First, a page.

Publisher offers devs a community driven vetting process before launching a campaign

Square Enix to launch crowdfunding initiative

Square Enix has revealed a new crowdfunding program in the works that gives the public a voice in which projects are made while also vetting the creators to minimize risk.

The platform is called Collective, and seeks to take advantage of last year’s excitement over crowdfunding and help quiet some of the worries that the new funding mechanism had already run aground.

Since this is a Square Enix initiative, the publisher is also teasing the possibility that some teams could get the chance to work with some old Eidos IP.

Since crowdfunding first made the headlines it has been loved and loathed in nearly equal measure, sometimes by the same people, with the weight of public opinion being shifted toward the negative with every story of a campaign gone wrong.

Collective hopes to fix this by first putting the idea to the community to gauge interest, and if after 28 days it seems there’s reason a game could be successfully crowdfunded, Square Enix will take the project through due diligence to make sure the team actually has the experience and tools needed to make their vision a reality.

Square Enix will also provide an estimate for how much cash they think a project will need to see launch.

Once that’s out of the way, creators can take their game to IndieGoGo – Square Enix’s partner for the initiative – in the hopes of getting the cash they need.

The publisher won’t be turning away projects without explanation; developers will get a full explanation for any pitches that don’t make it through due diligence and provide suggestions for what might be needed to complete the game.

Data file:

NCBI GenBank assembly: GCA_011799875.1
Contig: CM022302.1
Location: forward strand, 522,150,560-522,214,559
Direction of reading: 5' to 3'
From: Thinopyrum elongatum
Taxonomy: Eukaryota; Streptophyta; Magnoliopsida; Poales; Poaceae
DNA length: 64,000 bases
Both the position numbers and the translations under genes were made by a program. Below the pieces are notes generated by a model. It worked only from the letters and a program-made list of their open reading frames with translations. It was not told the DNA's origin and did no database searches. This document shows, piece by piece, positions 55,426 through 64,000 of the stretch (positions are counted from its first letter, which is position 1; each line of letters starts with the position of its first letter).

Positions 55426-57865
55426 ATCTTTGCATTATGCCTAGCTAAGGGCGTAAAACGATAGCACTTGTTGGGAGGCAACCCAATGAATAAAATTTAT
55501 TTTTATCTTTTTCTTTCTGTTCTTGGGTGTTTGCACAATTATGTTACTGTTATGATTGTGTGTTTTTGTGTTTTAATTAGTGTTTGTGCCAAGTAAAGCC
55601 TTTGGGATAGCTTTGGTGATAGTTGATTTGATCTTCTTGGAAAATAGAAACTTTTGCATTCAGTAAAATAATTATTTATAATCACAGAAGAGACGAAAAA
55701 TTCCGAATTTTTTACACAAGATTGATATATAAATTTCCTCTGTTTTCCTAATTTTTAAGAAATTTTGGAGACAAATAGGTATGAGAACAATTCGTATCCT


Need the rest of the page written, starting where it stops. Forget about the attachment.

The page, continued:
The advantage of this process is that it gives developers some momentum before they launch a crowdfunding campaign, and gives them a chance to reassure an increasingly skeptical public that they can deliver.

If Square Enix thinks an idea fits well with some of its older IP, they might offer the developer a chance to use it in their game.

While the gaming public seems to have tired somewhat of crowdfunding, this might draw some of the skeptics back in, since there’s less risk involved.

On the other hand, some might argue this defeats the purpose of crowdfunding, which many thought of as a way of releasing small studios from their dependence on well-monied corporations.

While some skepticism is certain, it remains to be seen just what Square Enix plans to gain from the service, whether it be a cut of all profits or just the possibility of getting license fees from projects that choose to use IP from the company back-catalog.

Submitting a pitch is free, but developers will need to submit to the terms and conditions, which have not yet been made public, and Square Enix says only that the agreement binds a studio to a policy of transparency and communication with the community.

The publisher has promised to reveal more information at GDC Next, scheduled for November 5-7 at the LA Convention Center.

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